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TO MADAME SWETCHINE. - Alexis de Tocqueville, Memoir, Letters, and Remains of Alexis de Tocqueville, vol. 2 
Memoir, Letters, and Remains of Alexis de Tocqueville. Translated from the French by the translator of Napoleon’s Correspondence with King Joseph. With large Additions. In Two Volumes (London: Macamillan, 1861). 2 vols.
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TO MADAME SWETCHINE.
Tocqueville, October 15, 1855.
My correspondent’s last news of you was not bad. He said that you were rather better than you usually are; your friends must make up their minds as you do so bravely to this imperfect state, since God refuses you the perfect health of which you would make such admirable use. Madame de Tocqueville and I have constantly thought of you during the vicissitudes of what you so touchingly call a civil war. You may believe that we entered fully into the impressions which such a scene must produce on a mind like yours, so open to every tender feeling, and closed against every bad passion. Alas! there is no sign of the cessation of so much public and private misery. I fear too that to the scourge of war will soon be added that of famine. It will at any rate be very hard for the poor to get through the winter, and those who are well off ought to make considerable sacrifices for their poor neighbours. I own that I do not expect this benevolence to be general.
This series of bad years seems to have worn out charity instead of exciting it. One soon becomes familiar with misery which one does not feel, so that an evil, which the longer it lasts seems greater to the sufferer, seems from the very fact of its lasting, smaller to the spectator. And then the links which ought to unite all classes have been much weakened by our revolutions. . . .
Do you not wonder with me, Madame, when you see spring from a nation so devoid of public virtue, an army so full of it? So much selfishness here, so much self-devotion there, seem incompatible. I see a peasant start to join his regiment; he is in despair, often in tears. He is little touched by the thought that he is going to defend his country; he thinks only of his fields, of the petty business and interests which he is about to leave. He curses duty for tearing him away from them. A year afterwards his letters are brought to me by his family. In them he appears ready to bear anything required by military duty; he knows that a soldier should sacrifice every day, without hesitation, his comfort or his life for the good of the service; he found these maxims and these regulations established; he adopted them with his uniform; he will shake them both off together. Once more he will become the poor clown whom we used to know, and will carry with him into the civil world none of the sentiments which he exhibited in his little military one.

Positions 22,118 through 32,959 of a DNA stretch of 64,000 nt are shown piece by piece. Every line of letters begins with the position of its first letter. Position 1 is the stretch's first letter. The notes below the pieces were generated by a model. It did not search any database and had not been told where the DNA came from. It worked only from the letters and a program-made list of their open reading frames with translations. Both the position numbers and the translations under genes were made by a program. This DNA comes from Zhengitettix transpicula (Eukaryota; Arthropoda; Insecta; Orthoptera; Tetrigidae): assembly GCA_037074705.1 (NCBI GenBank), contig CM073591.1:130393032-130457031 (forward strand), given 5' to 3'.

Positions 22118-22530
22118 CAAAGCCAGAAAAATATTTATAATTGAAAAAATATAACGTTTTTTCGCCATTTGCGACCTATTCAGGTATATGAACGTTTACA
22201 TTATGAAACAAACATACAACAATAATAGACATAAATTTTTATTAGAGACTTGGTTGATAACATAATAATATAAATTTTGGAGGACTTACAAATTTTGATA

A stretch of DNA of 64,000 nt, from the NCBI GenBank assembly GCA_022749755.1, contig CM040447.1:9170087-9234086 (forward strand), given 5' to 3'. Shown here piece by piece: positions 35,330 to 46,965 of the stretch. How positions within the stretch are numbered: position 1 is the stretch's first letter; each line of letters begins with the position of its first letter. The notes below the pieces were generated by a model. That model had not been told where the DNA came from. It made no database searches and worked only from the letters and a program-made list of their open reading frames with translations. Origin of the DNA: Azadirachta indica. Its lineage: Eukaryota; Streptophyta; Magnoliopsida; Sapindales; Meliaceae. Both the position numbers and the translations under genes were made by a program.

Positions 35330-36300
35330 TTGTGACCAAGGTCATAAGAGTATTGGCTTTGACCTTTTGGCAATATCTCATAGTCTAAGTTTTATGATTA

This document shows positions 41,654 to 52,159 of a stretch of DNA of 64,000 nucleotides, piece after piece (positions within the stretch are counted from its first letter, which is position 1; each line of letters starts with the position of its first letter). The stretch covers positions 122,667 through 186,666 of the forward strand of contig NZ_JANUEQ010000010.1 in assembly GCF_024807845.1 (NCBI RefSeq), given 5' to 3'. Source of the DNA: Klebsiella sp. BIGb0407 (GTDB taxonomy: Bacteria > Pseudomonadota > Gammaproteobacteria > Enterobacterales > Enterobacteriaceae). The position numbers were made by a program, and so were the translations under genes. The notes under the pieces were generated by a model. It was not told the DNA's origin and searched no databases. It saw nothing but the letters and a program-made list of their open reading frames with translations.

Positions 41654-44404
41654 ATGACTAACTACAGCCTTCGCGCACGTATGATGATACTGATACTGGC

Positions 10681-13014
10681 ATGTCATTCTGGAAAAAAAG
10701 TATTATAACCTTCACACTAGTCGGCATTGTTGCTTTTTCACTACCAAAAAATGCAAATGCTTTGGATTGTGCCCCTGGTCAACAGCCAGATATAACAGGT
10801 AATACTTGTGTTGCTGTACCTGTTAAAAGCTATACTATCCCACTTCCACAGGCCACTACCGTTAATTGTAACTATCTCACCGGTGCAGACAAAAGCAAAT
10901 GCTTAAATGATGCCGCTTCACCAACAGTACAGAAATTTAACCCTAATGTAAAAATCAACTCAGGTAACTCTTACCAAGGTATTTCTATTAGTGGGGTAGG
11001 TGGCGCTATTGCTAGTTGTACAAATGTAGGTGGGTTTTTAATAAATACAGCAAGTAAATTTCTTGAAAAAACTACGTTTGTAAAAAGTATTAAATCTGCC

Till I reflected upon the present behaviour of our armies, I thought that there was much exaggeration in the accounts handed down to us of the public virtues of the ancients. I could not understand how the men of those days were capable of them. For, after all, man is the same in every age. The every-day conduct of our armies explains the mystery. Civil society was at that time constituted as military society is now. The men of those days, as individuals, were not better than we are, in private life they were probably worse. But in public life they were subjected to an organization, a discipline, a prevailing opinion; to fixed customs and traditions, which forced them to a conduct different from ours.
I am ashamed, Madame, to see how I have been carried away by the current of my ideas. Excuse this uncalled-for dissertation, on the ground that I write to you as you permit me to talk to you, giving utterance to every thought that comes into my head.
You show so much kind interest in the work which I am engaged in, that I wish I could tell you that my stay here had been very productive. But as yet, unfortunately, such is not the case. Yet I have every inducement to work. I am fond of this place, I lead a quiet life, I enjoy retirement without the sense of loneliness; the only thing wanting has been the energy, without which one can do nothing well, though one has every motive for doing well. When, after an interval of nearly two months, I tried to return to my work, all my interest in it was gone. I was struck by all its faults, and I was attacked by one of the most violent fits of despondency that I have had for a long time. I am very subject to this mental disease, and I have not even the consolation of believing what one often hears said, that fools never suffer from it. I have met in the course of my life with people who distrusted greatly their capacity, who were inclined to think that they did nothing well, and were perfectly justified in that opinion. The truth is that great self-confidence and great self-distrust proceed from the same source, an extreme desire to shine, which prevents men from judging themselves calmly and temperately. Vanity is gay in some men, and is sad in others, equally without reason. . . . .